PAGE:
The Emerson Place Row (17-21 Emerson Place) is part of the National Register of Historic Places Nomination for the Masten Neighborhood Rows Thematic Resources, 1985. Portions of the content on this web page were adapted from copies of the original nomination documents. [1,2]
The row at #17-21 Emerson Place occupies a three-quarter acre lot on the south side of the street in the Masten Neighborhood of north central Buffalo. Built in 1900, the row contains two buildings: one with four-units (#17-19) and one with two-units (21). The neighborhood is composed of much altered turn-of-the-century (c.1900) single-family dwellings, vacant lots due to demolition, and parking lots. Directly to the east is the row at #33-61 Emerson Place, also included in the thematic resource area. Since several intrusions (vacant lots and a detached dwelling) are located between the two rows, the street's potential historic district quality is compromised. The boundaries of the row were drawn to exclude the surrounding detached houses and vacant land. The row was declared a local landmark by the city of Buffalo in 1981. There are no outbuildings associated with the row. There are two contributing buildings.
The two buildings which compose the row were built in an Eclectic style in 1900. Identical in design, the rowhouses feature mansard style roofs with decorative slate shingles, projecting eaves, clapboard sheathing, and fluted corner pilasters. The buildings rest on stone foundations. The buildings have flat-roofed dormers with fluted pilaster surrounds which are missing paired one-over-one double-hung sash. The fenestration consists of slightly projecting tripartite windows with one-over-one double-hung sash and a central transom. The entrances have denticulated cornice surrounds, sidelights, and fluted pilasters. The building at #17-19 retains the two original flat-roofed entrance porches which span the facade. The porches have Colonial Revival style denticulated cornices and paired fluted squared columns on brick bases which were rebuilt in the 1970s. The original spindle balustrades and lattice foundations were demolished c.1983. Each building has a two-story, shed-roof porch with simple posts and balustrade spanning the rear elevation. The rear entrances on both buildings are boarded-over. The original floor plan remains relatively intact in each unit and consists of, from front to rear: living room, dining room, kitchen with sidehall entrance and stairway. The second floor contains bedrooms and a bath; the third floor has bedrooms. The only surviving original interior decorative features include stairways, woodwork and some period hardware. The row is currently vacant and in a state of disrepair although it retains the majority of its original exterior architectural details.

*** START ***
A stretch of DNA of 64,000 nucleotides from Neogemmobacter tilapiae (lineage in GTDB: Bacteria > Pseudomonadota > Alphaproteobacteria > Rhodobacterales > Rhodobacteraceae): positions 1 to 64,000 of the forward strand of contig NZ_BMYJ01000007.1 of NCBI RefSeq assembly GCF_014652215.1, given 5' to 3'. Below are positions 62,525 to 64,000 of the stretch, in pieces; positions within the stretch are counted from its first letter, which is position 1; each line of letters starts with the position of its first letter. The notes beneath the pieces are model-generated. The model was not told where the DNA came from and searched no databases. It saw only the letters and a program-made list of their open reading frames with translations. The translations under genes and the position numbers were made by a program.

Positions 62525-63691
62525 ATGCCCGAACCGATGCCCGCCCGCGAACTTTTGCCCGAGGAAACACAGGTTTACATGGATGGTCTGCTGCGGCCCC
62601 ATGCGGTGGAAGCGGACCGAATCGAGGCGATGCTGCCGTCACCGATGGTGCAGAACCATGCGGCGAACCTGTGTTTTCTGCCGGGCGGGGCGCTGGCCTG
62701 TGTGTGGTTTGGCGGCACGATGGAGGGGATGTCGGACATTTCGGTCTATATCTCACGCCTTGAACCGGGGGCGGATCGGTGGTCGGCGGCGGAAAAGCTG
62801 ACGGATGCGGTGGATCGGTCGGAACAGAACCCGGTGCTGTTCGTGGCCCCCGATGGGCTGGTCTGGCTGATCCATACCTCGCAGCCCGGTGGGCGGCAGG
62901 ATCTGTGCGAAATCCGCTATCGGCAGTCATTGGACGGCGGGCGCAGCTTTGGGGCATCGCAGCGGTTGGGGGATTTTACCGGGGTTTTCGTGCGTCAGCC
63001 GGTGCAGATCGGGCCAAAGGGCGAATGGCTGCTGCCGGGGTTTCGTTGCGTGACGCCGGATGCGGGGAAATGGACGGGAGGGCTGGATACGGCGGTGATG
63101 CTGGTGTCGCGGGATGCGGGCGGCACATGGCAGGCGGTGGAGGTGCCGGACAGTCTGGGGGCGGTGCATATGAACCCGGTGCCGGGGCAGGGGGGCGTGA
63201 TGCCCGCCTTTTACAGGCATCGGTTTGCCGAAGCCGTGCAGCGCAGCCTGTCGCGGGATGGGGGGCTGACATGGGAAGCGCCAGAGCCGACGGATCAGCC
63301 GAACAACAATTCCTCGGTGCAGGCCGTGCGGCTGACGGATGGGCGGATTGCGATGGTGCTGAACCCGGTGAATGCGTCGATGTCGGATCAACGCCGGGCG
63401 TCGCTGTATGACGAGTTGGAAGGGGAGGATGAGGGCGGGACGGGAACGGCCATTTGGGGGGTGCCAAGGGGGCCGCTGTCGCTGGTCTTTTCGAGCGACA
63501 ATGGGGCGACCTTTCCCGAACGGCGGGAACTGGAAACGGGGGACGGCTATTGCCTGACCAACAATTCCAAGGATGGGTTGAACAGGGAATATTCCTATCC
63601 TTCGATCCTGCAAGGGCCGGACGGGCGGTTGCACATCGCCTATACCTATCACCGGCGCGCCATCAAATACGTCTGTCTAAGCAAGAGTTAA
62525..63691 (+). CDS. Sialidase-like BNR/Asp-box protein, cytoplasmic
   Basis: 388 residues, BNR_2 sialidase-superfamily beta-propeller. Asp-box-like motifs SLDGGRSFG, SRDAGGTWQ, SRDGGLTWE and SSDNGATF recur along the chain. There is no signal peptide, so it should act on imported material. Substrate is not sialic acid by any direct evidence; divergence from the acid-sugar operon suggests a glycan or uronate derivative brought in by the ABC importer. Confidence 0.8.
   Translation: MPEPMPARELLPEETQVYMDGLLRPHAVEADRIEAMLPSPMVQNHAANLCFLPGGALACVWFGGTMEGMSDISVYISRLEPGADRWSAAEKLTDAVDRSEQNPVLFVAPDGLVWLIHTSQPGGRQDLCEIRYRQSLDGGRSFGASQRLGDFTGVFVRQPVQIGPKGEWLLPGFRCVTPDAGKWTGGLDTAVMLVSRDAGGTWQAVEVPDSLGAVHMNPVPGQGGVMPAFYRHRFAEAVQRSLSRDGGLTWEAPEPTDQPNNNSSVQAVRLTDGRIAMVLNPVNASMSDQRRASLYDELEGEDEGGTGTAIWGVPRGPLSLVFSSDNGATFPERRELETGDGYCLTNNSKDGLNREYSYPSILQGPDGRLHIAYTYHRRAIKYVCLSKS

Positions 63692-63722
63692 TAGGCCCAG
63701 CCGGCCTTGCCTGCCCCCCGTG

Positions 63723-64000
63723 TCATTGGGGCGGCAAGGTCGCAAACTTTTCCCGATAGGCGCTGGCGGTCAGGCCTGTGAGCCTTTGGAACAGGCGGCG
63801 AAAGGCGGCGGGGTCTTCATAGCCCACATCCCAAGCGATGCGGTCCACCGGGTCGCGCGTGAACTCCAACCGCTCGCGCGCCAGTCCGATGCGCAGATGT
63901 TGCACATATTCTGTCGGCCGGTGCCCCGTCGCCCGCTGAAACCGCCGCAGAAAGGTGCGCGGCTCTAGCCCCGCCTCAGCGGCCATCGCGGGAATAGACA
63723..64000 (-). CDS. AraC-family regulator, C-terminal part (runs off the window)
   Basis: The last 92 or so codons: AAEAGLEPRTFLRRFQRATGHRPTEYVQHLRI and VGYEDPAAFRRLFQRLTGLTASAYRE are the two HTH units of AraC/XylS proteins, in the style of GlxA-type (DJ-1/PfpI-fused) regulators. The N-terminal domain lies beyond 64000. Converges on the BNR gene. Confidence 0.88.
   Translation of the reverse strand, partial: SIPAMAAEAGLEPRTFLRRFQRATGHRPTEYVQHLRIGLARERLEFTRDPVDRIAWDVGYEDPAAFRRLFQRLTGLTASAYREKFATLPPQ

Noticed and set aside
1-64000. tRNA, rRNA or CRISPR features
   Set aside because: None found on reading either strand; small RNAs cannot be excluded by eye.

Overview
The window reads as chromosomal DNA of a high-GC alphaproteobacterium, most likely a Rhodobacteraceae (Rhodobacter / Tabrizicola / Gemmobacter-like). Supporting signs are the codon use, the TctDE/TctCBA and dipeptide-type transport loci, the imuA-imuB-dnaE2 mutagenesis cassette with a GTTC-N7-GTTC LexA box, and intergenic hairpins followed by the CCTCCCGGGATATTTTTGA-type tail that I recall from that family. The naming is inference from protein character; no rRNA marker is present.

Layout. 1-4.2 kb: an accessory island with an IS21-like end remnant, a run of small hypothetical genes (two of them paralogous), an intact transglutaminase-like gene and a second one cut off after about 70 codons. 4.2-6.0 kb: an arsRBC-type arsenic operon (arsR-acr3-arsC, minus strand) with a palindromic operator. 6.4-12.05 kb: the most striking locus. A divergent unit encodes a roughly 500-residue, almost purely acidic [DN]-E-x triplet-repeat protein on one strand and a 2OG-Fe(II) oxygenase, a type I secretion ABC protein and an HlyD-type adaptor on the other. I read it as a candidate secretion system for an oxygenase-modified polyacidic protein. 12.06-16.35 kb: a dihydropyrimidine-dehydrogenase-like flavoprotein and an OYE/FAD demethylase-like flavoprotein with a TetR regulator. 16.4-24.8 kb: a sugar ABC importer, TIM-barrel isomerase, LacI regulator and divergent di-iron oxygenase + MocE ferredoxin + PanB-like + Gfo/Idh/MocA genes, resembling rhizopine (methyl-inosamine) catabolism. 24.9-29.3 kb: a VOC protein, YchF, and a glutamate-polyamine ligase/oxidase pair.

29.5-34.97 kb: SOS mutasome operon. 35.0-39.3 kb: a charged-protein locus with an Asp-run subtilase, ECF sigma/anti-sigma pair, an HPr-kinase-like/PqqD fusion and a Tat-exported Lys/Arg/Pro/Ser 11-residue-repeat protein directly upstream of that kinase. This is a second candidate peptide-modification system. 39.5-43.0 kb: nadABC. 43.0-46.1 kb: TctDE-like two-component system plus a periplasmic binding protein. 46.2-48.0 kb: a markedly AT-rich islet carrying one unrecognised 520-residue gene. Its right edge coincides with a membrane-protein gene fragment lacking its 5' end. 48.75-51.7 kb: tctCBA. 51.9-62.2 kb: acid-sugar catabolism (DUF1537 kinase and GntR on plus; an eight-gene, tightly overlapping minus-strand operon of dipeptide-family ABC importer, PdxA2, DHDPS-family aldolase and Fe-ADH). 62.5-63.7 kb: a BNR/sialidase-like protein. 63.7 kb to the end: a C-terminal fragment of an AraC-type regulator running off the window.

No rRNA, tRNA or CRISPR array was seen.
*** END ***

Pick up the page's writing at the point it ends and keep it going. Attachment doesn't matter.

The Row at #17-21 Emerson Place is architecturally and historically significant as one of a rare surviving group of multi-unit frame residences designed to resemble rowhouses in the city of Buffalo. The row is one of only four intact groups of similar housing remaining in the Masten Neighborhood of north central Buffalo, the only area in the city where frame multi-unit rows were built in any concentration. The Emerson Place Row is one of only two surviving documented rows built by the Rice family, land dealers and developers largely responsible for the construction of rows in the Masten Neighborhood from 1880 to 1910. Built in 1900 by George C. Rice, the row is one of two remaining along the south side of the street, forming the most intact surviving period streetscape in the neighborhood. The row is architecturally significant as an example of turn-of-the-century eclectic style architecture incorporating Queen Anne and Colonial Revival style details. The Emerson Place Row remains as one of the most intact examples of its type and period; it illustrates a distinctive architectural response to the issue of designing standardized urban housing in Buffalo and recalls an important aspect of the late nineteenth century residential growth and development of the city of Buffalo.
The row exhibits many of the simple, refined, classically inspired details associated with the Colonial Revival style of architecture. Distinguished by an unusually high level of craftsmanship and design, the two buildings feature fluted corner pilasters, dormers with pilaster surrounds, and full classical entrances. Although the row is in a state of disrepair, it retains enough of its original form, plan and detailing to warrant inclusion in the thematic resource.
The street known as Emerson Place was laid out by the Rice family c.1891 and in 1893, Benjamin B. Rice, the patriarch of the family, built the row to the east at #33-61 Emerson Place, also included in the resource. In 1900, George C. Rice, a son of Benjamin, built the row at #17-21 Emerson Place. The building permit for the unit at #17-19 lists the cost of construction as $5,400 approximately twice that for the unit at #21 Emerson Place. With two of the original four buildings still standing, Emerson Place survives as a unique example of a late nineteenth century streetscape in the city of Buffalo. The row at #17-21 Emerson Place remains architecturally and historically significant as one of the four surviving groups of frame rows built in the Masten Neighborhood during the late nineteenth century.